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Postby nomanor » Fri Nov 10, 2017 12:51 am

In short, my undergrad institution only counts 6 first year credits both for credit and towards GPA. I have 1.5 credits above this limit that are marked extra and not for credit on my transcript, although the grades are still listed; nonetheless, I assumed LSAC would ignore these in GPA calculations as they are not assigned credit. However, this was not the case, and when I called to ask about this, I received a letter stating that GPA is calculated on the basis of all undergraduate courses. This seems contradictory to the policies of transcript summarization posted online by LSAC; is it worth calling again, given that the inclusion of these courses drops my GPA from 3.83 to 3.7, making a significant difference relating to my reach schools and scholarships?

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Postby UVA2B » Fri Nov 10, 2017 1:11 am

LSAC GPA is all that matters. You'll be painfully unsuccessful if you try to show your UG does grades and transcripts differently. UGs use all sorts of different GPA formulas, so LSAC does its best to normalize across all schools. It's not perfect, but they're not going to bend to your particular problem.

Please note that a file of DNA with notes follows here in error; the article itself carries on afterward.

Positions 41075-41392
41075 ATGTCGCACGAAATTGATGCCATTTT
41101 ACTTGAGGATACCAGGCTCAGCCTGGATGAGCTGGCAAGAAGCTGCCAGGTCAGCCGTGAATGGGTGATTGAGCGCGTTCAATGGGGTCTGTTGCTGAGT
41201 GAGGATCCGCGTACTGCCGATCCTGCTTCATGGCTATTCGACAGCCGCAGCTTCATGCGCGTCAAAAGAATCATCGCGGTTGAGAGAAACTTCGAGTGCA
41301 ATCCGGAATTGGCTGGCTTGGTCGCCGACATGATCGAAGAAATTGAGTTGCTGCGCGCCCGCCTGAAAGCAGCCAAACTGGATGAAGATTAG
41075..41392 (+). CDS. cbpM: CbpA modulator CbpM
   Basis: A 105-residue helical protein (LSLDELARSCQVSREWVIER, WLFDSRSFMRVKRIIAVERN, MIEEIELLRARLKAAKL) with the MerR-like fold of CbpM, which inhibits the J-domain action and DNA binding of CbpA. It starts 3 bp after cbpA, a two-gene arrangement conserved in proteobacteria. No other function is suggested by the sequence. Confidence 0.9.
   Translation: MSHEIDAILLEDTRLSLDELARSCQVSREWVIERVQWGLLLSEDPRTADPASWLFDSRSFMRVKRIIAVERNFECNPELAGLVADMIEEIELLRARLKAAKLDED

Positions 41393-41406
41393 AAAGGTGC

You'd be better off trying to get your UG to redesignate your first year credits according to their policy. If they're willing to take the remaining 1.5 credits that is changing your GPA and reclassify those credits, then problem solved. I sincerely doubt they will, but that goes back to the above problem.

You want to believe you deserve a better LSAC GPA than LSAC thinks you have, which is perfectly rational. But it makes zero sense for LSAC to consider it on an institutional level for you individually. You have a 3.7 LSAC GPA. Kill the LSAT/GRE (extrapolating the reach of the GRE here for completeness of advice) and it won't impede your career in the slightest. a 3.7/173 LSAT is still going to have really strong options. In fact, I doubt a 3.7/173+ LSAT has substantially different outcomes from a 3.8/173+ LSAT. And in this case, I'm talking about eventual career, not the school you get into or the scholarship you receive.

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